Saskatoon Daily Star from Saskatoon, Saskatchewan, Canada on July 8, 1916 · 5
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Saskatoon Daily Star from Saskatoon, Saskatchewan, Canada · 5

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Location:
Saskatoon, Saskatchewan, Canada
Issue Date:
Saturday, July 8, 1916
Page:
5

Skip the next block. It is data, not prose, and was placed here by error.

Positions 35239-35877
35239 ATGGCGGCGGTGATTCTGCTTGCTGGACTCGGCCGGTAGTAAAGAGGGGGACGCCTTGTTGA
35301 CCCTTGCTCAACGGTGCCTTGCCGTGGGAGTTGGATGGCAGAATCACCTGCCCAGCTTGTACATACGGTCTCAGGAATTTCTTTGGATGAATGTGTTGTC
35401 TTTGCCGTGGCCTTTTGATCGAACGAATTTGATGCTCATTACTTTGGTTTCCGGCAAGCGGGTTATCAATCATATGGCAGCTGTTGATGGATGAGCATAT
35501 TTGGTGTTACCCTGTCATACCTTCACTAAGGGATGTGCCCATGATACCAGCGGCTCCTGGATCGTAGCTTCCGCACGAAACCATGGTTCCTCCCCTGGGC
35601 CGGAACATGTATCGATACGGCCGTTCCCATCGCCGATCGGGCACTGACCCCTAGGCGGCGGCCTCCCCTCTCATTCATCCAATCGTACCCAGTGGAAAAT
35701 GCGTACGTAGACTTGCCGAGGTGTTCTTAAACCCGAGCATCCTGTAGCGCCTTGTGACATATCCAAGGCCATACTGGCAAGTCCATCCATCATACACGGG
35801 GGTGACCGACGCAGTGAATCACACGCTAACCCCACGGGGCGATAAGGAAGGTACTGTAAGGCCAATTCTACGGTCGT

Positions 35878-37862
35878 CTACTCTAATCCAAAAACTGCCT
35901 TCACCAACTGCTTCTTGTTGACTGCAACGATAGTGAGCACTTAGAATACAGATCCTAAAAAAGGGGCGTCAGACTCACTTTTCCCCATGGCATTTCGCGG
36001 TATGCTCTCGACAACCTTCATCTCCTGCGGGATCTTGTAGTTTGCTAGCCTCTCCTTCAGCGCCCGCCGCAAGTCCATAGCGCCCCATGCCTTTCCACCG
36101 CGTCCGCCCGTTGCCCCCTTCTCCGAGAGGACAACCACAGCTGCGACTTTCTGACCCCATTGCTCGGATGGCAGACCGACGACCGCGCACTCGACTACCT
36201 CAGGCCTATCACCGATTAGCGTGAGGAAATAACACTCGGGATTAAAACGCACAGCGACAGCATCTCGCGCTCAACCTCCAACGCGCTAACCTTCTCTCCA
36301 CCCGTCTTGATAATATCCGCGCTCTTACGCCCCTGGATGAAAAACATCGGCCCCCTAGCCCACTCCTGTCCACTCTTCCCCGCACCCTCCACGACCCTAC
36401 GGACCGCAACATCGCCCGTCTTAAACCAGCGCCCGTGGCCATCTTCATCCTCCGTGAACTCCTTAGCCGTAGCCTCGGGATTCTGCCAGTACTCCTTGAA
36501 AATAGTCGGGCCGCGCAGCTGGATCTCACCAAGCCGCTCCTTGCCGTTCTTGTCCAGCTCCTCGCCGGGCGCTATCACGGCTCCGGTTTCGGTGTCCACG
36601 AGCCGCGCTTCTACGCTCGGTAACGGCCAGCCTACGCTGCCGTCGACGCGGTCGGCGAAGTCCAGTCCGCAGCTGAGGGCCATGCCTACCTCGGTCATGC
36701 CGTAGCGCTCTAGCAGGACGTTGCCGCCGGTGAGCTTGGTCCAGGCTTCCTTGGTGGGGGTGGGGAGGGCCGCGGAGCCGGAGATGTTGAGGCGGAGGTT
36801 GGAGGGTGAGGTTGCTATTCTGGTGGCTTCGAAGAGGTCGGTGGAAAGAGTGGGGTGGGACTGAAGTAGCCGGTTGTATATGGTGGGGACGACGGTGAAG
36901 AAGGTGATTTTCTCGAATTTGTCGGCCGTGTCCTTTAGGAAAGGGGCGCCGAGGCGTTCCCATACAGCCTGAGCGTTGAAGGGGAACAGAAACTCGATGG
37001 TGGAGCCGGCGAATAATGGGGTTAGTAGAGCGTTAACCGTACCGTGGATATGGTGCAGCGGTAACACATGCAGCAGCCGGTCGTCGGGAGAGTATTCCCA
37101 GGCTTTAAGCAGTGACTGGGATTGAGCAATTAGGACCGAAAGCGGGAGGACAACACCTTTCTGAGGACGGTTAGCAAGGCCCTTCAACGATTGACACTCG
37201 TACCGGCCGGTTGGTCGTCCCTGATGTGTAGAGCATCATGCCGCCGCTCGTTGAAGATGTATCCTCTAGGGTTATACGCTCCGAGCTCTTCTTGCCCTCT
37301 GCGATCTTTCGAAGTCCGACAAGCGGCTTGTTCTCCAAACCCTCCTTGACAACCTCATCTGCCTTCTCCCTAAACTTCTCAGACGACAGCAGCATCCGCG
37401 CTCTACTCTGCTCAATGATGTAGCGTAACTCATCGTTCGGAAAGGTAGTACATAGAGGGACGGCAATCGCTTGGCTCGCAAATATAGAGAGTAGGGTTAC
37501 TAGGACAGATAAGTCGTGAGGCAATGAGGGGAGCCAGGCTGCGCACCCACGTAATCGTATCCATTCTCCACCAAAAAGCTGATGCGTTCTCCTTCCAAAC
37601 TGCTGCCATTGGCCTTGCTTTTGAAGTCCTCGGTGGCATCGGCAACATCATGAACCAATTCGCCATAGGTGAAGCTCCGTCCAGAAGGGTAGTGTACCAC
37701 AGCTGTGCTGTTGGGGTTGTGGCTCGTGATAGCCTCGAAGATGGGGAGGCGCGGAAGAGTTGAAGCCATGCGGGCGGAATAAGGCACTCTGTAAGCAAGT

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f ( THE SASKATOON" DAILY STAR, SATURDAY, JULY 8, 191G. PACe TEN yi. LOCAL NEWS MORE REGIMENTS READY TO MOVE TO CAMP HUGHES Too Late to Classify EATONS HOLD FIRST PICNIC OF LOCAL BRANCH Tao Members of Staff and Their Friends Enjoy Splendid Program at Fair Grounds BRITISH CJPIIJ1 BUCKS NEW LOCAL CARTAGE FIRM A. J Trotter Named as President tf Western Distributors, Limited V' WTFII s.i ra ' Y U Kl.F plV 5 J T-lw-c ; ih 1' t A I i H - .. ri i r 'i rt ( T' I ! t i : t r f 1 - Hi-r fr-'m ' wt : . k ( rt i Af K Ha.- ' ?-i c I I1 .r bM LL XJ. T RK V i t t f r At f y a e A.l'l - P v no Pam -J r i ! r.i 1 1 i t-R HUNT M 1 , rerl I rt f u 1 a fr m ".ft Vx r " ru K u r. . K rr, r . f n - iff . f tt 1 1. I njf ri ji i ' J I 1 1 irl ti ! fui f ! r v -r fn tl JiP 11111 -f - fl lW,l k t t , . iis tl ,4 ttH r ft .p, ik n r ' o,r.n t f t i-tk i - i i.n ' Lt J Tv. t r ri I .i t p r h S' !tl e AMT'Klrt 1 11- mh r f ! h .f 4 f r ' Tl d lH.rt'4 ,ni ilh tti -jHrfs ! 3 3u and at n. f .si t prAH wei' w 1 1 i w.tv There a picni of ! Hng drinks to mh ured arid i iLU eupjar i heinK jro uletl s et n 5 3o and t .jt whnh rhe - f th oftto Starr will piav htrt .r mat r il fn nds ! rr iruiffm-'its hi hien HUf--( illv f.irrit-d our Lx a poiti nm ', tonsjstiriK of tookul j, t totPinnon, Thiler and Itionks. and 'ijs jsinall, hithad llmrnlnff I M ('allurn. and a buMnes onimit omprlin? M'khoh M White, M and M liird, and Messrs h uds. Stone anl V Oibon "'iintH and .Mnallurn are arutuc an i mfnaker, ind Mr Heftimlntf i ntiK a tlie of fL ml starter for th r tii-ril prize ha bn provided for i annurt rates, and those will be j r t 'n ted to the fortunate winners by Mrs Human some tim durinx the ; iiniK The following la the program r sports ( vents: r.o rare, H year and tinder 12. J idles rare. 50 yards, hop, step and i imp eK and spoon rate, mens rare. 1"ii .ards. tie and thread the needle rue tuif-of-war, five on each side, girls rtre, 8 years and under 12, in- n s handicap race, 100 yatds. broai jump, mtrned Lillies rare, old mens rue, boot race, sat k rare. FATHER AND THREE SONS JOIN ACTIVE FORCES IN CANADA A fither rf three soldier sons is Alba James Shaw who enlisted some time ago in the 96th Battalion of Oon-adnn Highlanders Two of Ptn. Shaw s sonh ate already airss the w utr 'll e Shaw enlistet! several months no with the 177th Battalion at Midland tntf and his brother Frederick J i fTus Shaw joined the band of the 4th Battalion and is at preaep-t in' JYuicf with the Ambulance corps. B.imI Howard Shaw, another brother. Joined the 53rd Battalion and left for Kngl.ind with the first draft in June, 115. He was transferred to the 5th Battalion and was wounded Lust February. He is now in the Rent Hos pita! at Hpsom. England. The father, Pte Shaw, lhed at 727 Atnue II prior to his enlistment. w Intj . w i - -h 1 w . , i,.-f , . 1. 1 i. j 'h. r I t h 1ijv to r ,f 1... h sh m tu.i.it pm I nrw np i ( die t f in th tM Th. 1 i-erri B ! M 1 I f , la n T r t " l'B; Ih V 1 t-t n in nm 4 I oonird Mr F B ff th nf th trust company staf tl this morning th it the assign is had hmdhd the hijMiness in a ipsf u tr manner but utnhr the new companv wuth a nnr xa ting and direct supers Ini n I us'nert wouhl great- imreirte and bet nr serice gnen to nil UltroTiN fYicticaUy all of the f rmer em-pcuii r the uii ern i ng re tained b the new 4stri,s,Lny It is l;k-l that mitrial (xn-roion will le mat1 b the Western L)is .Putors Limited in the near future. The office and general j bn e of business will be fr the time bein'? the same as thit noW occupied by them. r c v rr le re i -t J 11 B-p I rge - it h T-x-p I ERN m H . ,i 3 J 2 Aor elK V - r t if ft- i : -n.ed 1 Pr i ' A R i'TIVTFHS i a jfii N -l.si AM h n M n n n t 1 4 N ? h M ! et : i" NEW PASTOR FOR THIRD AVE. METH. CHURCH IS HERE n 7-1. -p a s 27 in 1 2S hex k 5. I 017 .ear tale fur i-.-i aloe ish a ffer refused i 7 lu-p .r wool J exchange for -t k tlif p i-ei jrrr Re- ini i n ii 7B lenth tre 7-12-p U NTE1 erv t an Ex; r s- Vl p x rnpanv Age' t t tra-7 - x - o MtKlA Fl RMi Without board north HFB IB 3 ft h M on h with or as nne 7-lo-p SPECIAL SNAP -Thre-quarter-es'-i tin farm n bunks fresh water 11 I excellent ha and pae'ure. exieptlon-i adV god I UV $4 500 0 $MMr M) I i ash, balance arranged ' L Tanner Lai i t4i Ltd. 7 -10 -o THE P R T Y HKLLIVU buiMa i' k r w n I til ss at erne wnl lie prsfited a white released 7 l)-p K D dnms. of Port Ar-.r M to w p int -r of the Third Axe Mh'1s i') ur n li is arr d in tne iit md wu-i n cordd a verx har'v hhIi oriif trrdiv aft rnoon bx offl-, . ,b and numbers of the runn iriUmii ,,t a rsption at the nuns He will fdl ttie pulpd of the Third Avenue Chari h tomorrow' at both morning am t v Hine s rv ices Three of Mr l mis sons are erv-r thtir k ng and ciiintr. me h .n the tremiie-f another is in the navy transport ecrvue, and the youngest son is remitting for the 141st Ihtt-talinn at Port Arthur Mr Adams dHiighter, Miss Irene S Adams, is a ruduate in arts of Wesley College Winnipeg, and of the Faculty of Uu-jiation of Toronto (ollege TTie subjects of the sermons which Mr Adams will preach tomorrow are: Morning. Forwftrd-Lxking Men; evening, "The Pawn of a New Era. jiR LE-W n ker babv rarrage. coroting $4s. sii for $15 ilso Canada range oeting $7 ell fr $45, new bedstead, loading $32. sell for $22, also linoleum J J Avenue F south 7-B-p VVANTEIF Woman or girl f r farm for season wage $.5 mouth Phone 921. or Box 14. I ehrtle 7-10-p LAlY HFSIRES IJAKHE WELL-fumirthe-1 room, w rt h Unml, n private finnly. Nutana prefeirvd Box No 225. Star 7-1 1-p iUea of libu, invel $100 In 100 R d I'ross tgrt and from the sale of s.une w re able t ontri)ute $13 50 for the work of this society. The children wre naturally elated with thur suet ess SONS OF ENGLAND ' HAVE NEW DEPUTY DURING THE WAR CORY FARMER HAS A DISASTROUS TRIP ON WAY TO CITY Horrible I the epithet ascribed to the condition of the roads leading Imo the city by farmers who are obliged to make trips to town since the heavy rains of tile past few days. All (lie roads are badly mired and conditions today constitute a serious hin-diance to transit. One farmer, who arrived m the city this morning after covering a distance of twenty-live miles, experienced a chapter of misfortunes during the tiip. the result of the heavy going The rtg was not a heavy one and the load consisted of a dressed hog and about a dor.cn hags of potatoes Twice on tne trip the democrat hroke down, and on one iff those occasions the pole was snapped in twain. When the unlucky farmer at " last reached the city he thought his troubles were over, but his horses had scarcely set font on the pavement than one of the wheels eollapsed, necessitating a trip to the wheelwrights for a new wheel. BOY SCOUTS CONCERT Grace Methodist Church in Nutana was last night the scene of a very successful concert staged by the Hoy Hi outs, and some 3ftU people were present to enjoy the program Patriotic recitations and songs were highly appreciated, hut perhaps no part of the program proved more Interesting than the drills and evolutions pul on by the scouts themselves. The proceeds will he devoted to assisting the boys in their work during the summer months, Kdward O Jackson has recently been notified of his appointment as assistant distiiit deputy supreme president t tne Hmis of Kngland for Saskatoon This appointment was made neiessaiy by the enlistmint of Sergt. Bggleston who has held the office of deputy supreme president here for some time. Mr Jackson will hold this office until the let urn of Sergt. Eggleston from the war Mr. Jackson, the new appointee has had an extensive association with fri-ternal societies practically all his life Coming to Canada 14 years ago. h took up ills residence at the town of Yorkton, Sa.sk , and it was only a very short time before he threw in his lot with the Independent Order of oddfellows, and has remained an enthusiastic member of that order, having held all the principal offices in both the subordtn ite and Encampment lodges, and cm the institution of the Grand Encampment of Saskatchewan, he was appointed grand marshal, also district deputy grand patriarch for Saskatoon. on the institution of I-odee Saskatoon, No. 356. of the S O E., he was among the first who made application for membership, and has always taken an active part in the work of tills society, and it was not very long before he was given office in the lodge Mr. Jackson being always In favor cf taking the younger material and training it in lodge work, was one of the first to advocate a Juvenile lodge of the S O.E. for Saskatoon, and with his usual stubbornness where lodge work is concerned, he kept after this until the lodges in the cify decided to institute a juvenile lodge, of which he became chief advisor, an office which he still holds. Red Cross Donations at Provincial Headquarters On July 6 and 7 the following cash don Itinns came to the Saskatchewan headquarters, Canadian Red Cross Socle-tv, 413 Kerr Klock, Regina, and are acknowledged with thanks by the honorary sec retary : Cupar R C. S 100.00 Duval K C S 130 00 Mortlac h . . R. C S 200 00 Homemakers, Uushford 40 00 Mrs Slough, Gibbs 250 Stmnraer R C S 63 00 Kipling R C. S 100 00 Kay more R. C S 150 00 Wa trou R C S 100 0O0 Imbue Husy Bees 13.50 Weldon district 161 73 Dilke 8.30 Kile Hills R C. 8 100 00 Rosetown S. I. H Club 58 75 Tribune Radies' Pat. Aux 80 00 Elfros R. C. S 50 00 The following societies sent generous shipments of acceptable supplies: Yolse! Radies' Sewing Club, Ogema, Ir!nkwater R. C. S Eambourne Patriotic Aux., Proxford P.O., Moosomin St. Pauls Indies' Aid, Avonlea Patriotic Aid, Alameda Homemakers' Club, Stoughton Patriotic Guild, Ceylon Empire la-ague, Slntaluta Alexander R. U. Workers. Glenside. No more surgical supplies should be made until further notice. These instructions are official. Issued by the executive of the C. R. C. S. on the advice of the Overseas Commissioner and the chairman now in England. The newest branch of the 0 R C S. in this province is Belle City, IenzU. It is hoped there will be many more In Julv. The latest shipment, which was ready on the 7th, consisted of 32 boxes This brings the total number to date, 1.336. Four children known as the "Busy ON HIS LAST VISIT The King's SerOice 183rd RECRUITS LEAVING FOR CAMP The following men who have been enlisted bv the recruiting officers of the P3rd Battalion here will leave for Camp Hughes Sunday night: Pte W. Gibson, Pte. 8 A. Sargent and Ite. J. Manion. BAT- ENLISTS IN HIGHLANDERS , TALION Herbert 1-Yank Cherry, a farmer of Fenton, Sisk, enlisted yesterday afternoon In the 96th Battalion. FRONTIERSMEN RECRuiTS LEAVE FOR CAMP HUGHES The local recruiting office of the 210th battalio- hent the following men to Camp Hughes last night: Pea. Poiner. Burr, McDonald. Mortsen, and Austerfleld. The latter two tnen have been on the local recruiting ataff for some time. CAPT. THOMAS ARRIVES IN THE CITY Capt. Thomas, of the 219th Battalion, arrived in Saskatoon yesterday after a recruiting tour in the Elrose district. SOME P.P.C.L.I. RECRUITS GOING OVERSEAS SOON Word has been received from Michael E. Cronin and Michael Stack, who enlisted here some time ago and left for Montreal to join the 8th Reinforcement Company of the Princess Pats at Montreal that a draft from that company is to go overseas very sign. Pte. Cronin lived at 411 Avenue E south and Pte Slack at 428 Fifth avenue north. 300 MORE VOLUMES FOR LIBRARY More than three hundred new volumes have been received at the Saskatoon Public Library and will soon be catalogued and i-iady for the use of the members. This latest cons'gn-ment consists of fiction, travel, biography, history and several mlscellan-eo.e subjects. SCOTSMAN JOINS 96TH BATT. William Murdoch, a farm laborer, of this city, enlisted in the 96th Battalion, Canadian Highlanders, yesterday afternoon. He comes originally from Edinburgh, Scotland. MAJOR ALLEN ROSS TO COMMAND 28TH BATTALION Information has just been received 'n the city to the effeet that Major Allen Hoes ha been given the command of the 28th Northwest Battalion to lake the place of Eleut.-Col Km-Lutv. who hat recently been appointed brigadier-general. Major Rosa whs formerly a well-known barrister of Regina. RETURNED SOLDIERS TO RECEIVE BADGES , The aecretary of the Sasha rrtnrr'Ypt-erana' Society Is sending to the Militia department for badges for the returned i (Idler, and has reqtiesied that any men In the dtv who have received their permanent diehurse hand their name to lum for one of these badges. DUKE OF CONNAUGHT Who Has Startsd Tour of Woat, Propatatory to Hia Departure to England, Whore He Will in All Probability Become Viceroy of-Ireland Under New Cover nmenL ANOTHER RECRUIT FOR 22JRD John Henry Anderson, a farmer of I the Asquith district, enlisted today In the 223rd Scandinavian Battalion. ONLY 1400 UNATTACHED OFFI-CERS IN CANADA Despite rumors to the contrary, thero are only 1400 unattached officers In tne whole of Canada, and many of these are training the Reserve Militia pending their appointment to a bat- DAYLIGHT MONDAY ONLY The Captivating HAZEL DAWN And IRVING CUMMINGS The Saleslady By WILLARD MACK Coming Three Days MARY PICKFORO In Poor Little Peppina In Seven Acta tulmn on ad.vt service This number Is vi ry small, considering the f lethal no appointments have been nuvdv-since the mldcle of June. AMERICAN JOINS FRONTIERSMEN Harold MacDonald, a farmer Inin I'lndrrsley, joined the ?10th Battalion today. He is an American from Milwaukee. IS YOUR WATCH RIGHT? Do you always feel certain that it Is right? The watches we sell keep time. The watches we repair we regulate to keep time if they are capable of it. It will more than repay you to patronise our Watch Department. C. W. McFARLANE Twenty-first Street E. a Canadian r Debt of Honor To feed Starving Belgium! TRUSTING in British aid in August. 1914. Belgium threw her heroic army in the path of overwhelming German forces. Our help failed both in promptness and m strength, yet little Belgium, fighting almost alone, delayed the enemy long enough to save the day fot the Allies. For this the Belgian nation what M left of it has suffered tembly ever since and for theg gallant saenfire the Empire is in honor bound to help them to the limit. The greatest need is food, and Canada, the prosperous granary of the Empire is in the best position to provide for them through the Belgian Relief fund Administered with wonderful economy and efficiency by tlie neutral Belgian Relief Committee, this hind has paid for the food which has kept the Belgians for over a year now. Most of them are still able to pay for their daily rations, but hundreds of thousands must be fed free or starve ! For this, moolhly contributions of nearly $3,000,000 are needed ! With a little self-denial, you could provide the food for one or perhaps several Belgian mothers and children through this winter which, without your help, may prove their last Will you do your share) ' Sd tow aubtciiptiosa wwkly , woolbly w ia ooo huop m, aiokiag cbeqoes poysblo to Local Of Pfonocwl Coouoi Utes. or to lb T mommoi y Central Executive Committee, 59 St Peter St , Montreal $2.50 Feeds A Belgian Family A Month. EXCURSION TO Cf A BUFFALO, N.Y. ()4 AND RETURN From Saskatoon via Canadian Northern Ry. TICKETS ON SALE JULY 3rd TO 8th Attractive choice of routes. If you are going to any point near Buffalo, thia rate will assist you. Fullest information from CITY TICKET AGENT, C. N. RY. 164 Second Avenue South, Saskatoon. Phona 2453 AFTER AUGUST 1, 1916 Sfe kvclmn SASKATCHEWANS GREATEST NEWSPAPER Delivery Subscription Rate Increased For the past two years the cost of every item entering into the production of a newspaper has been advanced to such an extent that it becomes imperative to raise the price of subscription to city subscribers, and on August 1st the rate will be $3.00 per year. It cost The Star last year exactly $4.45 for every delivery subscription on our list, which means that we lost 45 cents on each and every one. With notice of further advances in paper, ink, metal ana the other items necessary for the production of the paper, it comes to the point where we are unable to carry the burden any longer, hence the increase. We might point out that The Star is the only daily paper in Western Canada, with possibly one or two exceptions, that has been delivering papers to its city subscribers at $4.00 a year. Most newspapers have the 10-eent-aweek plan, which means that the paper costs their subscribers $5.20 a year. Again, The Star prints a much larger paper than any of its contemporaries the size of our paper never running below 16 pages while most other publishers nave been keeping their publications down to 10 pages. We believe, however, that when a person subscribes for The Star he is entitled to get ALL the news. This has always been our aim and it is impossible to print all the news in a 10-page paper. With the above facts before you vTe believe you will not be .averse to paying $1.23 for three months or $5.00 a year for The Star. c And Remember, The Star at $5.00 a Year Will Be Bigger and Better Than Ever Subscriptions Can Be Renewed at the Old Rate for Any Period from Now Until August lstri91S V t j